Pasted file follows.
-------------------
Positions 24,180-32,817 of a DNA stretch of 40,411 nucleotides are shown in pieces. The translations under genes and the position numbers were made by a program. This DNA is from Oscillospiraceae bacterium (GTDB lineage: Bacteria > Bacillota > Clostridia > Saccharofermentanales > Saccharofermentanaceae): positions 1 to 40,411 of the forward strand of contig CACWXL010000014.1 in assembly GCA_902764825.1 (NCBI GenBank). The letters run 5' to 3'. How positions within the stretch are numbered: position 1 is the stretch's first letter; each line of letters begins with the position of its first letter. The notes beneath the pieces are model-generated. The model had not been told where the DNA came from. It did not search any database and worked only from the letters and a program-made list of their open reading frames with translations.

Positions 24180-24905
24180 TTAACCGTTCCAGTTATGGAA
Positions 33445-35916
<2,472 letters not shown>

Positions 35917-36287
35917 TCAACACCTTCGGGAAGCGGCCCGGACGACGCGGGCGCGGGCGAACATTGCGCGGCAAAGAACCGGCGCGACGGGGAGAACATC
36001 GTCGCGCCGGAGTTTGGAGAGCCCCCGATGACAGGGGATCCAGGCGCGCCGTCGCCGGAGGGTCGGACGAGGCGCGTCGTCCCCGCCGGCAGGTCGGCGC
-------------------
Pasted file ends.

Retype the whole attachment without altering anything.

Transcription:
Positions 24,180-32,817 of a DNA stretch of 40,411 nucleotides are shown in pieces. The translations under genes and the position numbers were made by a program. This DNA is from Oscillospiraceae bacterium (GTDB lineage: Bacteria > Bacillota > Clostridia > Saccharofermentanales > Saccharofermentanaceae): positions 1 to 40,411 of the forward strand of contig CACWXL010000014.1 in assembly GCA_902764825.1 (NCBI GenBank). The letters run 5' to 3'. How positions within the stretch are numbered: position 1 is the stretch's first letter; each line of letters begins with the position of its first letter. The notes beneath the pieces are model-generated. The model had not been told where the DNA came from. It did not search any database and worked only from the letters and a program-made list of their open reading frames with translations.

Positions 24180-24905
24180 TTAACCGTTCCAGTTATGGAA
Positions 33445-35916
<2,472 letters not shown>

Positions 35917-36287
35917 TCAACACCTTCGGGAAGCGGCCCGGACGACGCGGGCGCGGGCGAACATTGCGCGGCAAAGAACCGGCGCGACGGGGAGAACATC
36001 GTCGCGCCGGAGTTTGGAGAGCCCCCGATGACAGGGGATCCAGGCGCGCCGTCGCCGGAGGGTCGGACGAGGCGCGTCGTCCCCGCCGGCAGGTCGGCGC